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Replace getopt with llvm::cl in lldb driver
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Authored by labath on Feb 29 2016, 9:26 AM.

Details

Reviewers
zturner
clayborg
Summary

This replaces the hand-rolled getopt option parser in lldb driver with the one in llvm. This
results in a lot less code, as the llvm's parser does much of the work (e.g., formatting of
--help output) for us, and side-steps the problem of using the internal getopt implementation in
liblldb on platforms which don't have a system getopt (windows, netbsd).

This change has tiny behaviour changes, which I try to enumerate here:

  • boolean arguments can no longer be specified twice (e.g., --no-lldbinit --no-lldbinit will result in an error). I needed to tweak TestFormats to account for this. Can be changed, but I'm not sure if there is any need for it.
  • I have removed the --script-language option, as it seemed to be ignored anyway.
  • --help output has changed a bit and now reads (note one has to pass --help-hidden to see short option letters. again can be changed, but i think it makes the initial help more readable):

USAGE: lldb [options] <program-and-arguments>

OPTIONS:

General options:

-arch=<string>                 - Tells the debugger to use the specified architecture when starting and running the program.  <string> must be one of the architectures for which the program was compiled.
-attach-name=<string>          - Tells the debugger to attach to a process with the given name.
-attach-pid=<uint>             - Tells the debugger to attach to a process with the given pid
-batch                         - Tells the debugger to running the commands from -s, -S, -o & -O, and then quit.  However if any run command stopped due to a signal or crash, the debugger will return to the interactive prompt at the place of the crash.
-core=<string>                 - Tells the debugger to use the file <string> as the core file.
-debug                         - Tells the debugger to print out extra information for debugging itself.
-editor                        - Tells the debugger to open source files using the host's "external editor" mechanism.
-file=<string>                 - Tells the debugger to use the file <string> as the program to be debugged.
-no-lldbinit                   - Do not automatically parse any '.lldbinit' files.
-no-use-colors                 - Do not use colors.
-one-line=<string>             - Tells the debugger to execute this one-line lldb command after any file provided on the command line has been loaded.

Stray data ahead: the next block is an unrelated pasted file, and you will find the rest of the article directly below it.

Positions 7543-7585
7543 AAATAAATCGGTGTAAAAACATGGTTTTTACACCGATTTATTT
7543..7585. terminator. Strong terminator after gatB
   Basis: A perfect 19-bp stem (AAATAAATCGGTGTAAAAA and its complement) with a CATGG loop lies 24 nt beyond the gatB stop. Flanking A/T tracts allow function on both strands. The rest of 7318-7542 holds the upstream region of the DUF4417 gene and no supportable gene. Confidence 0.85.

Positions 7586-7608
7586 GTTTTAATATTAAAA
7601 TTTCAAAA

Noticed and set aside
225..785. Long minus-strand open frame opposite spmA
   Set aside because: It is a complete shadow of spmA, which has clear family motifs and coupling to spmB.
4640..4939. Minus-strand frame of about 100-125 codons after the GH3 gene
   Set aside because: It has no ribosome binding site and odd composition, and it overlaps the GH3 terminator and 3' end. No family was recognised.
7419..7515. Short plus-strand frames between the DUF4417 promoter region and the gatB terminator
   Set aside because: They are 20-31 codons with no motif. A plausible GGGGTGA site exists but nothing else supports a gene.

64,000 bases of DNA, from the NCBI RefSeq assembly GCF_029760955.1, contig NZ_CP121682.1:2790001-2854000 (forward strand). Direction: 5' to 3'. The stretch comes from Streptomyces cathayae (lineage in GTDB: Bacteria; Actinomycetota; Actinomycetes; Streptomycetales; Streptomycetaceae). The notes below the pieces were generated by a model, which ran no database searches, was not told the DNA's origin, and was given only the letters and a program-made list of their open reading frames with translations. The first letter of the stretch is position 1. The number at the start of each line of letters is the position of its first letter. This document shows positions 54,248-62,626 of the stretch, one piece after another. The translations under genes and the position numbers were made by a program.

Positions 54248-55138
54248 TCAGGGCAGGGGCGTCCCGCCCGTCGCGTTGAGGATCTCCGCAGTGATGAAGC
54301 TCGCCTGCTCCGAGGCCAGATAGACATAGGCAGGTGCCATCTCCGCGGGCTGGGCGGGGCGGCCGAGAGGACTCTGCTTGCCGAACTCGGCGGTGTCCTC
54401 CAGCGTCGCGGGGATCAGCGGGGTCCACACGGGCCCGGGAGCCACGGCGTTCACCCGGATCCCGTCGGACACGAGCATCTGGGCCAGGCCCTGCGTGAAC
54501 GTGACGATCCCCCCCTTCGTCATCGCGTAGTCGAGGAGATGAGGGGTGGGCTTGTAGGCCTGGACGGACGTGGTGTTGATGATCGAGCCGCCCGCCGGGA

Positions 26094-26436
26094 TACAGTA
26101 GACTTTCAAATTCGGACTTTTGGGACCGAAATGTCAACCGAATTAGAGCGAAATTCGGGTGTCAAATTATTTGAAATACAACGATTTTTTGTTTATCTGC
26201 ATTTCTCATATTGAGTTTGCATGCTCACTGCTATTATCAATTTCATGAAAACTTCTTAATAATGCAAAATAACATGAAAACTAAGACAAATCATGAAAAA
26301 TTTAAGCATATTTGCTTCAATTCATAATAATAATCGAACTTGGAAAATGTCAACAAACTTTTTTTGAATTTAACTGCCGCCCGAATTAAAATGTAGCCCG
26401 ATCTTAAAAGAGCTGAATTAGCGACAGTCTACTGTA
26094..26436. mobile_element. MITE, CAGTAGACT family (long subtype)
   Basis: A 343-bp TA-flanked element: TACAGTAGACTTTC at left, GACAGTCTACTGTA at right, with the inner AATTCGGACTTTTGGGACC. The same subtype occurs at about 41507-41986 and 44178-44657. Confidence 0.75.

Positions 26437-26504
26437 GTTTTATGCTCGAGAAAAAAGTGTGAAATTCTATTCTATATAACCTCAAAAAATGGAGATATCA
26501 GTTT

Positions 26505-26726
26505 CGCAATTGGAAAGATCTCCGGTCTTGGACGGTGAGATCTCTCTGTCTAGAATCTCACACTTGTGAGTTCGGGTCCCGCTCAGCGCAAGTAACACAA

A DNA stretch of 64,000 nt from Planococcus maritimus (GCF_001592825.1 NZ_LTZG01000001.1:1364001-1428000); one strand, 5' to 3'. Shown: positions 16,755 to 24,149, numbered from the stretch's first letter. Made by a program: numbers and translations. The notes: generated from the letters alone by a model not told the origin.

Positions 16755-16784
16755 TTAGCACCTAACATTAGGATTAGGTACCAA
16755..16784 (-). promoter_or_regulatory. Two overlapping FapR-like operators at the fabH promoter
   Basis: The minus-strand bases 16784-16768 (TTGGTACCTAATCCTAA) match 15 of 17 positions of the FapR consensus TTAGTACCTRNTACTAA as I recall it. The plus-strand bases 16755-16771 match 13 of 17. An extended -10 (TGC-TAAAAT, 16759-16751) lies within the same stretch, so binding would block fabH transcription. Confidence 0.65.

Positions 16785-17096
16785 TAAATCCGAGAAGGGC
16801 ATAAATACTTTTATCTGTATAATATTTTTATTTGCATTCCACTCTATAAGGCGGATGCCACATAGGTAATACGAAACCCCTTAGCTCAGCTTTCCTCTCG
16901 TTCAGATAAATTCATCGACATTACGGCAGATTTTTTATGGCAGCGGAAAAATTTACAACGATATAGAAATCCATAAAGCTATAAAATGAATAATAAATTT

-one-line-before-file=<string> - Tells the debugger to execute this one-line lldb command before any file provided on the command line has been loaded.
-one-line-on-crash=<string>    - When in batch mode, tells the debugger to execute this one-line lldb command if the target crashes.
-repl=<string>                 - Runs lldb in REPL mode with a stub process.
-repl-langauge=<string>        - Chooses the language for the REPL.
-source=<string>               - Tells the debugger to read in and execute the lldb commands in the given file, after any file provided on the command line has been loaded.
-source-before-file=<string>   - Tells the debugger to read in and execute the lldb commands in the given file, before any file provided on the command line has been loaded.
-source-on-crash=<string>      - When in batch mode, tells the debugger to source this file of lldb commands if the target crashes.
-source-quietly                - Don't echo the commands when executing them.
-wait-for                      - Tells the debugger to wait for a process with the given pid or name to launch before attaching.

Generic Options:

-help                          - Display available options (-help-hidden for more)
-help-list                     - Display list of available options (-help-list-hidden for more)
-version                       - Display the version of this program

If you don't provide -file then the first argument will be the file to be
debugged which means that 'lldb -- <filename> [<ARG1> [<ARG2>]]' also
works. But remember to end the options with "--" if any of your
arguments begin with "-".

Multiple "-source" and "-one-line" options can be provided. They will be
processed from left to right in order, with the source files and commands
interleaved.

Diff Detail

Event Timeline

labath updated this revision to Diff 49386.Feb 29 2016, 9:26 AM
labath retitled this revision from to Replace getopt with llvm::cl in lldb driver.